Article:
Physical activity of moderate intensity and risk of type 2 diabetes: a systematic review

Diabetes Care. 2007 Mar;30(3):744-52. doi: 10.2337/dc06-1842.


Objective: To systematically evaluate the evidence for an association between physical activity of moderate intensity and risk of type 2 diabetes.

Research design and methods: We searched EMBASE and Medline through March 2006 and examined reference lists of retrieved articles. We excluded studies that did not assess physical activity of moderate intensity independent of activities of vigorous intensity (more than six times the resting metabolic rate). Information on study design, participant characteristics, assessment of physical activity, and outcomes and estimates of associations were extracted independently by two investigators. We calculated summary relative risks (RRs) using a random-effects model for the highest versus the lowest reported duration of activities.

Results: We identified 10 prospective cohort studies of physical activity of moderate intensity and type 2 diabetes, including a total of 301,221 participants and 9,367 incident cases. Five of these studies specifically investigated the role of walking. The summary RR of type 2 diabetes was 0.69 (95% CI 0.58-0.83) for regular participation in physical activity of moderate intensity as compared with being sedentary. Similarly, the RR was 0.70 (0.58-0.84) for regular walking (typically > or = 2.5 h/week brisk walking) as compared with almost no walking. The associations remained significant after adjustment for BMI. Similar associations were observed in men and women and in the U.S. and Europe.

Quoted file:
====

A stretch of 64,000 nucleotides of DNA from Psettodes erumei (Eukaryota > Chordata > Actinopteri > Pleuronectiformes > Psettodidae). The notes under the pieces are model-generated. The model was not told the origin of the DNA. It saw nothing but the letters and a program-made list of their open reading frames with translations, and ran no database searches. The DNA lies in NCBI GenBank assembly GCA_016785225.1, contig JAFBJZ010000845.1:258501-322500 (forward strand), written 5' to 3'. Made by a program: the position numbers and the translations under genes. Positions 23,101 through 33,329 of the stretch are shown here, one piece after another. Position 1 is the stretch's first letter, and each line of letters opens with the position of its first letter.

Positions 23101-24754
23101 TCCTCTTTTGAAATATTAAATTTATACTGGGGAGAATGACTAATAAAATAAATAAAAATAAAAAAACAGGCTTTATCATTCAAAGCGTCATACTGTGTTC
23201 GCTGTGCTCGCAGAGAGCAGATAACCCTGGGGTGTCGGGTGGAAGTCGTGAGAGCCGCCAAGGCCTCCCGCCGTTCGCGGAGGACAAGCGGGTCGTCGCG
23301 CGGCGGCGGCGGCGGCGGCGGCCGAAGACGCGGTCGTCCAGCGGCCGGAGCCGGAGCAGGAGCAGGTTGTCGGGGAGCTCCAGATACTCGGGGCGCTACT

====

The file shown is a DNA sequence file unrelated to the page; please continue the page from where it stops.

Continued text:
Conclusions: These findings indicate that adherence to recommendations to participate in physical activities of moderate intensity such as brisk walking can substantially reduce the risk of type 2 diabetes.

Publication types

  • Review
  • Systematic Review

MeSH terms

  • Cohort Studies
  • Diabetes Mellitus, Type 2 / epidemiology*
  • Diabetes Mellitus, Type 2 / prevention & control*
  • Exercise*
  • Humans
  • Incidence
  • Physical Fitness*
  • Risk